Ticks and tick-borne diseases: how to protect your pets – and yourself -effectively

SP Studies show that 1 in 3 owners has seen a tick on their dog. And as well as causing an irritation to dogs, ticks can carry Lyme Disease, a serious illness that can affect humans as well as dogs. All pet owners should be aware of ticks, and they should know what to do about them. Many pets are not adequately protected, and if owners are worried, they should visit their vet for expert advice and treatment, and to ask about products that provide convenient longer lasting protection. Two thirds of owners admit that they sometimes forget to keep up to date with tick prevention, even when they know it’s an issue. Read this real life case study to learn more about ticks.

Ticks are especially common in Australia

Elsa’s an Australian rescue dog with a hint of Dingo about her: Michelle found her in an animal rescue centre in Queensland when she was living there. Michelle imported her back to Ireland when she moved here two years ago.
When she lived in Australia, Michelle had been very aware of ticks: in the warm climate over there, they’re common, carrying serious blood-borne diseases. Michelle hadn’t realised that ticks could be a problem in Ireland. With Ireland’s more temperate conditions, ticks aren’t as common in some areas, and the parasites don’t carry the same type of life-threatening dog diseases as in Australia. But ticks are still seen, especially at certain times of year (including the early summer and autumn) and they can still carry serious illnesses that affect pets and people.

Here in Ireland, ticks are a serious ongoing risk as well

When Michelle found a tick on the back of Elsa’s neck, she had reacted instinctively: she grabbed the tick, pulled it off, and threw it into the undergrowth in her garden. By the next morning, there was a reddened swelling in the area that the tick had been attached, so she brought Elsa in to see me.
Michelle was worried that the head of the tick might have broken off and stuck in Elsa’s skin, and while I could find no evidence of that, she definitely had an early tick bite abscess. I treated this by asking Michelle to clean the area twice daily with salty water, as well as giving her a course of antibiotics. She’ll be better soon, but meanwhile Michelle had two questions: how to prevent ticks, and how to remove ticks if she finds any more.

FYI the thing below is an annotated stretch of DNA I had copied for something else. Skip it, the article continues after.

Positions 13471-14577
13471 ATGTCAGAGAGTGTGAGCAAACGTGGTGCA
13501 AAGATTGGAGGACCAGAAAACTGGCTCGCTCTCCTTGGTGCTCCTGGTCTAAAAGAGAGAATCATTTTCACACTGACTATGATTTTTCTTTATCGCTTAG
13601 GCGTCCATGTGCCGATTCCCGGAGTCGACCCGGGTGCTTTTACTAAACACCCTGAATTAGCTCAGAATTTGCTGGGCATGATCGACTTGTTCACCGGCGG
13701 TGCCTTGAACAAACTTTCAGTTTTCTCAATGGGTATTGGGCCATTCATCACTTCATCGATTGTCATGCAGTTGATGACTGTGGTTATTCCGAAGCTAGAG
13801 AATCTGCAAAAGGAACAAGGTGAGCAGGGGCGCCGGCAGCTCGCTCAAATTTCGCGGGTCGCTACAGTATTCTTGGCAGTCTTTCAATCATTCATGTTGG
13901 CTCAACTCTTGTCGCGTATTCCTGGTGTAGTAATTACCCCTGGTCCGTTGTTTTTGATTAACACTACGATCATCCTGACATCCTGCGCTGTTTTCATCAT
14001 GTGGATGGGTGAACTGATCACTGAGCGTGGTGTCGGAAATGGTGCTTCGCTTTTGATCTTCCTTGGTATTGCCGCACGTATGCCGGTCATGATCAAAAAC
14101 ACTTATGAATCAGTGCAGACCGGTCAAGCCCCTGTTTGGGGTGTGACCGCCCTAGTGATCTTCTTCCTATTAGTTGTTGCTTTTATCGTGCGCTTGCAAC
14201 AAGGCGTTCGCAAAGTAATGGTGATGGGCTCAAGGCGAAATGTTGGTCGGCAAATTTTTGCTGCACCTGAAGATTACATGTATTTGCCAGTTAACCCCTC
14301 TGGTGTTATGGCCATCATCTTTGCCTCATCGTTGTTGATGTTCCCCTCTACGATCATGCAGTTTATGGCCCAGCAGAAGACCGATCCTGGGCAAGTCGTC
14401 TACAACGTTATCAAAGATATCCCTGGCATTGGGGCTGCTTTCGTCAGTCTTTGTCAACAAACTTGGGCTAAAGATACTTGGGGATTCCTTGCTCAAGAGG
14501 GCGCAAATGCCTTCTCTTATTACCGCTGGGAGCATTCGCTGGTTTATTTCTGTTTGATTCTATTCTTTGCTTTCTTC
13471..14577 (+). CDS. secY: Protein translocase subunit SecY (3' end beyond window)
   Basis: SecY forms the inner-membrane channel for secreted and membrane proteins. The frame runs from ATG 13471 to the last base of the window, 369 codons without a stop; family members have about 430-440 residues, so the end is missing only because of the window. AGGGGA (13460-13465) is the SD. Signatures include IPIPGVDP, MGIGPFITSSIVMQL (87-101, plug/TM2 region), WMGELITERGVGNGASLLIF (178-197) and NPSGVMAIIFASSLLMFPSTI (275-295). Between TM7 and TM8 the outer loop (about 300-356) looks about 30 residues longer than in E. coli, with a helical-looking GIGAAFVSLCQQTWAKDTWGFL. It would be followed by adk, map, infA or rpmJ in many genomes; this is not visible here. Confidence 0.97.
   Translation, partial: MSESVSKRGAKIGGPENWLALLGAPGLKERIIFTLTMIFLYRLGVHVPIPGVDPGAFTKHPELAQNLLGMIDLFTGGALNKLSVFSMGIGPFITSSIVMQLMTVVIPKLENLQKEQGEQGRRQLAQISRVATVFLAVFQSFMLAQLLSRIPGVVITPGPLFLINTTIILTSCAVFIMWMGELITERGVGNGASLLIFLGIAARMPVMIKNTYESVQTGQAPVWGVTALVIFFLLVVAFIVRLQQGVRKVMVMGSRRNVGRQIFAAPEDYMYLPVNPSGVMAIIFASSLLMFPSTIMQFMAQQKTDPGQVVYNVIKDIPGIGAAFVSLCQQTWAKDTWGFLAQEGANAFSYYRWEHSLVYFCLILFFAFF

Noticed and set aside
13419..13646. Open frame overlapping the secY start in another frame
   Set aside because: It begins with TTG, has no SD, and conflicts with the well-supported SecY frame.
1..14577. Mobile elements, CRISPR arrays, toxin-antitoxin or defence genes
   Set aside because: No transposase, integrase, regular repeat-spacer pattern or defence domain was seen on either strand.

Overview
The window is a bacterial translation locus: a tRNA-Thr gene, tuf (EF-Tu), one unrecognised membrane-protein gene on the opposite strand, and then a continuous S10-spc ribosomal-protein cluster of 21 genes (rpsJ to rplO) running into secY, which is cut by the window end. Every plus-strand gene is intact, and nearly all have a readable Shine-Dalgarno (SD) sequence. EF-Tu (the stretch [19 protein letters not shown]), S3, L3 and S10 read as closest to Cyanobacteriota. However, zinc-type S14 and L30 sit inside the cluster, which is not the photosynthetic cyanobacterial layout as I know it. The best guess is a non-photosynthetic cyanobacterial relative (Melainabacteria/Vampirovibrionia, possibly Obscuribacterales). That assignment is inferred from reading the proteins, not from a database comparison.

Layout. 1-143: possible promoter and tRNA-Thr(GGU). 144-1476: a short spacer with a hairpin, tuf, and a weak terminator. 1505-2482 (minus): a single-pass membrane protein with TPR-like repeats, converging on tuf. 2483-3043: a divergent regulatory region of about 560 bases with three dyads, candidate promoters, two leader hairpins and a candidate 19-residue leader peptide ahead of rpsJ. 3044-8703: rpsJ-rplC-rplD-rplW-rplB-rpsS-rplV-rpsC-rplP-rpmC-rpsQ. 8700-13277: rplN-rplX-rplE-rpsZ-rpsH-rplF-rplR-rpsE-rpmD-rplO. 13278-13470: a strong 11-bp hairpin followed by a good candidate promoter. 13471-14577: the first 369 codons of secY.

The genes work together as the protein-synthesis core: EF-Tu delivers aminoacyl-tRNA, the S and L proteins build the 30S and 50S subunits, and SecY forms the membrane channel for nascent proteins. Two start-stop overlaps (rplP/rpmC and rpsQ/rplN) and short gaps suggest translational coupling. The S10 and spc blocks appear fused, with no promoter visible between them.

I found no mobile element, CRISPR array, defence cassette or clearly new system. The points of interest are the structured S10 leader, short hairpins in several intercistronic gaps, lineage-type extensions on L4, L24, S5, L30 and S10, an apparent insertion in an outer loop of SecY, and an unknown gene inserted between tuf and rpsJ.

A range of products can be used to prevent ticks

Dogs and cats that spend time in meadows or undergrowth are prone to picking up ticks at this time of year. For some owners, the best answer is just to remove any ticks that they find on their pets, but many people prefer to prevent ticks using modern products. These include sprays, collars and tablets. The easiest method is probably a tablet from the vet that just needs to be given every four to twelve weeks, depending on the product chosen. If a tick bites an animal that is having this regular medication, the tick dies and falls off. This type of preventive approach is ideal for pets that are prone to picking up high numbers of ticks.
If your pet just gets occasional ticks, these do need to be taken off the animal. Never try to burn them off e.g. using a lighted cigarette. You can just remove ticks alive, but you need to do it properly.

The risk to humans must be taken seriously

Before doing anything, remember to wear latex-type gloves if touching a tick. Ticks can carry Lyme Disease which can be passed on to humans and dogs. It’s a nasty infection, so it’s best to prevent it by avoiding all contact between yourself and any ticks. When you have removed the tick, dispose of it properly: either straight into a fire, or in a sealed plastic bag into the bin. If you throw it away, it will lay eggs which will hatch into young ticks.
It is possible to remove ticks by direct pulling, either using tweezers or gloved fingers. Grasp the tick near the skin, avoiding squeezing its body, and pull outwards, being careful not to let the tick’s head break off by any sudden sideways movements.
To make it easier, use a proprietary tick removing device called the O’Tom tick remover which you can buy online or in pet shops and vet clinics. This twists and pulls ticks out, and it works well for ticks that have attached to humans, as well as to pets.

Effective tick prevention has never been easier

For many people, the simplest and safest answer is to prevent ticks altogether. If you live in area where ticks are commonly seen, your vet should be able to prescribe you with a palatable tablet for your dog. One tablet, given at intervals of four to twelve weeks (depending on the product), will ensure that any ticks that bite your dog will die. This is the most effective long term method of tick control, and if you don’t like the idea of your pet getting ticks, it can be the best answer.
Whatever you do, don’t ignore ticks: they may look harmless but they can carry harmful infections. Talk to your vet about the best way to prevent them.

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